The Littleton center to its credit is located in the heart of Liberal Colorado, where marijuana is legal, but it does have a harmful policy against weed usage because of federal funds. If marijuana is legalized federally, we should demand that all landlords and facilities for the disabled allow the use of weed for all occasions, except for during class times as in the case of CCB. Weed and other medicinals have been known to relieve seizures and glaucoma pressures in one’s eye. Blind people are notorious for having headaches and migraines due to glaucoma. Why not relieve that pressure without expensive pharmacological medication that could cost too much! Marijuana has some medicinal value, so if you’re government officials reading this blog, do something and legalize marijuana if not for tax dollars, for the glaucoma and epilepsy patients in true recovery.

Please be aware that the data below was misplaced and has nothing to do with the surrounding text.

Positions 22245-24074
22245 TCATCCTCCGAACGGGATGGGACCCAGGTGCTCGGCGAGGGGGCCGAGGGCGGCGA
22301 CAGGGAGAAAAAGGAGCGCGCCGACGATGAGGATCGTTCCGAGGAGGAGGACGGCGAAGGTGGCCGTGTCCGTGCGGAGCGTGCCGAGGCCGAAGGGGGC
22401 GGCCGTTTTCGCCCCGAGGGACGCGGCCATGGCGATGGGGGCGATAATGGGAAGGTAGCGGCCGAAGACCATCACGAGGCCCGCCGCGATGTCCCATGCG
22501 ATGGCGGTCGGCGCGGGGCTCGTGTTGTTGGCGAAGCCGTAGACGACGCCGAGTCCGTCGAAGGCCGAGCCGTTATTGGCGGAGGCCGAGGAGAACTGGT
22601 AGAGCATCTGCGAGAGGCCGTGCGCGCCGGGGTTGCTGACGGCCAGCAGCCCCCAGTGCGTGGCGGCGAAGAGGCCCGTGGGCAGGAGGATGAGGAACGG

In the case of blind patients, therapists should be treating the patient not like someone else’s problem as in the case of LaAmistad in Winter Park Florida’s Orlando region, but as viable citizens with potential to do great things. Protecting patients with rules and prohibitions could hinder a blind person’s ability to deal with real world things. A blind patient who cuts should not necessarily be denied acces to food cutlery but should be decoded, properly assessed for self injurious behaviors, and if the culprit is hindering family, they should be told outright that they’re the culprit whether they pay for your services or not. My family is a classic example, but I had no self injury behavior that led to bleeding, however, during rehabilitative recovery programs I’ve seen, the food was fattening and we weren’t allowed real kitchen utensils. We were also ironically forced to use blue Biq razors for shaving, both men and women, however, BIQ is a dangerous disposable brand and disabled people should be allowed to opt out of this. IF a patient has injurious behaviors that lead to cutting, bleeding, etc., a bloodless razor should be what you use. So what if Biq was cheap? Cheap shavers aren’t good for anyone, so don’t force them on your clients with disabilities or any other people. Show the disabled client the proper use of the razor, hand over hand, but never shave for them for fear they could cut themselves. These tips apply mostly to in patient recovery clients with blindness.